Whenever Fabien Cousteau opened the door of his home during June, he met the neighbors: sharks and grouper. That’s because Cousteau was living underwater for 31 days, in a deep sea lab off the coast of Florida.
At TEDGlobal 2014 this morning, Cousteau spoke about Mission 31, during which he and his team conducted experiments that will result in 10 scientific papers and held Skype classroom sessions that reached nearly 70,000 students around the world. “If we’re going to explore the final frontier of this planet, we need to live there,” he said. “It gives us the luxury of time to explore, to understand more.”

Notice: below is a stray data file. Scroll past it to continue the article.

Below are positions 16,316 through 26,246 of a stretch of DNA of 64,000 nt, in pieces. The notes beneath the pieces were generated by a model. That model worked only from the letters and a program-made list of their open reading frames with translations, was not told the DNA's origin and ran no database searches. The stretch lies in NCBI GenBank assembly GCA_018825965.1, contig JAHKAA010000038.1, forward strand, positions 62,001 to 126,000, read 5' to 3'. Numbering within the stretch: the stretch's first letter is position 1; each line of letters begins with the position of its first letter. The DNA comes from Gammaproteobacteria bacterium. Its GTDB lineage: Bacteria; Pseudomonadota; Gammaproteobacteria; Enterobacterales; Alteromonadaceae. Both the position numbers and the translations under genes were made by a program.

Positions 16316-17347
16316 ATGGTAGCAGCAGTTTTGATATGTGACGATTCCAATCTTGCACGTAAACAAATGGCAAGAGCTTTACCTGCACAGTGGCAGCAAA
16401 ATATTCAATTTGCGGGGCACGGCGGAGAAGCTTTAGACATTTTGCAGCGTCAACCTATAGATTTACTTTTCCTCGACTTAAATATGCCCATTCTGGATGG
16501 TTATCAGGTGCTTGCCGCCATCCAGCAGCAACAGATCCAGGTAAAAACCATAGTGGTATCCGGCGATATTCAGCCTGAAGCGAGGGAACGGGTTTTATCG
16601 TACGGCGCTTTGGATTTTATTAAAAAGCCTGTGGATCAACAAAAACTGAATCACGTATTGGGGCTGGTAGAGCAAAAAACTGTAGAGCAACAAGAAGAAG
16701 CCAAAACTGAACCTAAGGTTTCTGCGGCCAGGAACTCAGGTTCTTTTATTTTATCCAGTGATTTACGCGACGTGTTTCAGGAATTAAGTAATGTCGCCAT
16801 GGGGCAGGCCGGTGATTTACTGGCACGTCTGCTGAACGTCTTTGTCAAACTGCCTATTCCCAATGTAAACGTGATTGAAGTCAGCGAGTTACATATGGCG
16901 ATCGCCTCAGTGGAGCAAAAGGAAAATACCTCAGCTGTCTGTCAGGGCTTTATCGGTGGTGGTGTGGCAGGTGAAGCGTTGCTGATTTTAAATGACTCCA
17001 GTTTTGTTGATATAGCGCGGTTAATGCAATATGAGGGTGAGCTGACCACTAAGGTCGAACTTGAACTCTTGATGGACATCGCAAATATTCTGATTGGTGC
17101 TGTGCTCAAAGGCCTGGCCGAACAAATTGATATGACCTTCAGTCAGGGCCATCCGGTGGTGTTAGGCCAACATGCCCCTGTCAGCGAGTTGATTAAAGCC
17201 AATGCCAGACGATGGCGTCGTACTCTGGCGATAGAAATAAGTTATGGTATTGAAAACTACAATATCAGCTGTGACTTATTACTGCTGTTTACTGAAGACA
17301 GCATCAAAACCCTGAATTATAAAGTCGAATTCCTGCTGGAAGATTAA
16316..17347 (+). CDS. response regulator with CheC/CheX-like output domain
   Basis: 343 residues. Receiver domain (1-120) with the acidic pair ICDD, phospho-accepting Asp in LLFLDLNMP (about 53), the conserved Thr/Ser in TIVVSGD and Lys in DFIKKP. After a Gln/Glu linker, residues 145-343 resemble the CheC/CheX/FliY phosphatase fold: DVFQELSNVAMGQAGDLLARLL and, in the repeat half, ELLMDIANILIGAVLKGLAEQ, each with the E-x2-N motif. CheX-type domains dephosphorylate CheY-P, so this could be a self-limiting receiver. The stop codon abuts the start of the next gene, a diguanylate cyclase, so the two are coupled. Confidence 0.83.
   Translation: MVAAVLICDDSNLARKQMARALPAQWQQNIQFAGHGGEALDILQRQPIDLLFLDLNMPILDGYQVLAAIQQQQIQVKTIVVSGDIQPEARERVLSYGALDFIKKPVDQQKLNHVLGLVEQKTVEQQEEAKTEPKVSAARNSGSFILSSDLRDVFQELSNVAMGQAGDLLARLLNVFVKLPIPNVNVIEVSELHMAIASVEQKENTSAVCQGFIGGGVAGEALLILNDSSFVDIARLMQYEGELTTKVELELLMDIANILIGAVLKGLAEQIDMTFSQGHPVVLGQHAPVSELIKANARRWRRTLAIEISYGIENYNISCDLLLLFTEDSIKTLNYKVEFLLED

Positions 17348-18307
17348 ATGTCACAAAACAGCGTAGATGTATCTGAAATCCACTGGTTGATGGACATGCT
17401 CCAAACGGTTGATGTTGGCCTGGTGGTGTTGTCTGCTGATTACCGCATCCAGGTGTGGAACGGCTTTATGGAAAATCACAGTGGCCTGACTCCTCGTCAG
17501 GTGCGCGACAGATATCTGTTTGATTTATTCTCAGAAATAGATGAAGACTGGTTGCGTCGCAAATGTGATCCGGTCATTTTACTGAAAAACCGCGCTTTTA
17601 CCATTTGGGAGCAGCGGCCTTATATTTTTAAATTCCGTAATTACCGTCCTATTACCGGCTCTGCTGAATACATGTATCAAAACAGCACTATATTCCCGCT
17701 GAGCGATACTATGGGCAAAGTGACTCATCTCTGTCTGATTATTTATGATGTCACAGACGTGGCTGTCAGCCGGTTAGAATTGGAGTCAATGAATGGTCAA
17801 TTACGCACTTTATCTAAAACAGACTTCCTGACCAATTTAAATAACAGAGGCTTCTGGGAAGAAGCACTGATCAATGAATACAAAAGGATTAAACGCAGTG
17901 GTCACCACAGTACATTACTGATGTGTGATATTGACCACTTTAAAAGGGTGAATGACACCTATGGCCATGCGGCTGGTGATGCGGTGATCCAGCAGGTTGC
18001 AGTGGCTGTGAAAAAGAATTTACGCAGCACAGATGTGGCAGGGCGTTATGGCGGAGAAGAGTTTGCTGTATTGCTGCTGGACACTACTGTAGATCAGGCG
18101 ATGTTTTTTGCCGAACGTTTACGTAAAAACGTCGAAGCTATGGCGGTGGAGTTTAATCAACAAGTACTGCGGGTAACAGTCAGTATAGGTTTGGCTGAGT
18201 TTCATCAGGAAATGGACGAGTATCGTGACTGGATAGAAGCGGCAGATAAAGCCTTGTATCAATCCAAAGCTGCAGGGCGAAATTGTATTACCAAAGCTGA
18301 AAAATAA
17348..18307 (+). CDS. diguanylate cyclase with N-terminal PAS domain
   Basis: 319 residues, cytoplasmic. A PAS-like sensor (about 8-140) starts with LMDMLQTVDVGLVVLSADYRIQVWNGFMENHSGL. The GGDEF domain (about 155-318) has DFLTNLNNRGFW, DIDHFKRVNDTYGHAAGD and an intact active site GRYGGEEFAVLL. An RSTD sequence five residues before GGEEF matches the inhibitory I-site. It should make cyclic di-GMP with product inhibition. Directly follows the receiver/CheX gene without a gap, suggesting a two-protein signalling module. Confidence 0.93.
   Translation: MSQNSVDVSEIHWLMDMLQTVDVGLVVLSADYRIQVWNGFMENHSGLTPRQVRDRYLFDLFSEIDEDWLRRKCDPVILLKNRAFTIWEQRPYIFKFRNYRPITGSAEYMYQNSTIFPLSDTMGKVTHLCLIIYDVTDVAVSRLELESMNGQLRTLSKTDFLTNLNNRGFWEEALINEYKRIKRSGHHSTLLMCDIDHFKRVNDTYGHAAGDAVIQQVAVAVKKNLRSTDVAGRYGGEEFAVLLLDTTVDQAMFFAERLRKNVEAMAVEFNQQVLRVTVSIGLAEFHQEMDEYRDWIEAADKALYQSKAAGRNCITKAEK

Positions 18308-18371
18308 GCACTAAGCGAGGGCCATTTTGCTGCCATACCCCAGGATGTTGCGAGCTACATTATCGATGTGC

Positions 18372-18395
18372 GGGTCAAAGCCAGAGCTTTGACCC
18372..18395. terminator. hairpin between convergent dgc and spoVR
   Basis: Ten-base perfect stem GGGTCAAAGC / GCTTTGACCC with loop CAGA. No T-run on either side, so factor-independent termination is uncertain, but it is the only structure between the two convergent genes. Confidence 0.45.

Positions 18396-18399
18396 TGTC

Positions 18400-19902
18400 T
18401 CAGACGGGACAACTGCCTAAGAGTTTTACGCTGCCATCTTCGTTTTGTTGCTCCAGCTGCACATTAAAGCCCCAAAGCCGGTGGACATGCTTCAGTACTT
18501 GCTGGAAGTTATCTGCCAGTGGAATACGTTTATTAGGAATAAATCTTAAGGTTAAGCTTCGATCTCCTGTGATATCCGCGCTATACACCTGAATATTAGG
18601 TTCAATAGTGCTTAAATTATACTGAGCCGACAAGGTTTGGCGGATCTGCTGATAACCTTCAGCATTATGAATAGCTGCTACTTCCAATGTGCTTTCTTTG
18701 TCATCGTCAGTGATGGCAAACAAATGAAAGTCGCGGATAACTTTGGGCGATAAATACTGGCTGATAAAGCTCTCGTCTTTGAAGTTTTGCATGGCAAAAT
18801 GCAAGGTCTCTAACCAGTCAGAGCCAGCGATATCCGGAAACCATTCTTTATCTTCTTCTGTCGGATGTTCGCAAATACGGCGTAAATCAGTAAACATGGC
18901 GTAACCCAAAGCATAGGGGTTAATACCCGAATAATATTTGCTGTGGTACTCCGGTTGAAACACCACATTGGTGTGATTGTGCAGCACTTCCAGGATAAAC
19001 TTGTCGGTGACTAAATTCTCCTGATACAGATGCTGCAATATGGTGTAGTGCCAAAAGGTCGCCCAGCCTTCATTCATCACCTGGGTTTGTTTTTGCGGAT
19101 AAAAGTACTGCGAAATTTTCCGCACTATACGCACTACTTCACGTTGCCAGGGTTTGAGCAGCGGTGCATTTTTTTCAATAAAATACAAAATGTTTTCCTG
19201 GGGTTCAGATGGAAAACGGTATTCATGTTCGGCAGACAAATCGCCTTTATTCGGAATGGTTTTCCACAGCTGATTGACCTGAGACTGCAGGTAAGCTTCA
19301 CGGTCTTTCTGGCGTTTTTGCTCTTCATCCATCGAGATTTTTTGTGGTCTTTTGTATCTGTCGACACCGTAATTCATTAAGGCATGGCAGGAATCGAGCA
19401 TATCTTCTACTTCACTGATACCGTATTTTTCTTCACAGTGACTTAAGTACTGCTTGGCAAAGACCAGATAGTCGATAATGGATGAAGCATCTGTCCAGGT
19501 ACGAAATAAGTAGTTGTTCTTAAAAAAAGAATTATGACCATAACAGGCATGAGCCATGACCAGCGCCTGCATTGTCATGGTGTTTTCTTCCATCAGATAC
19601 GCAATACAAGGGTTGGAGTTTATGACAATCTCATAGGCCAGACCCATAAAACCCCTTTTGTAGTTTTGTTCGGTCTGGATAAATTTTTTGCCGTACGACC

In his talk, Cousteau — who is, yes, the grandson of Jacques Cousteau — shared some of the high-tech tools he and his team used to get a new view of the creatures of the ocean. He showed the Edgertronic, which captures slow-motion video at a rate of 20,ooo frames per second. Below, enjoy some GIFs of footage captured with it.
Before TEDGlobal, we spoke to Cousteau, to hear more about what life was like aboard the Aquarius. We also got ask him the question we were dying to ask: Did he ever consider doing anything besides oceanography? His surprising answer in this Q&A on Ideas.TED.com »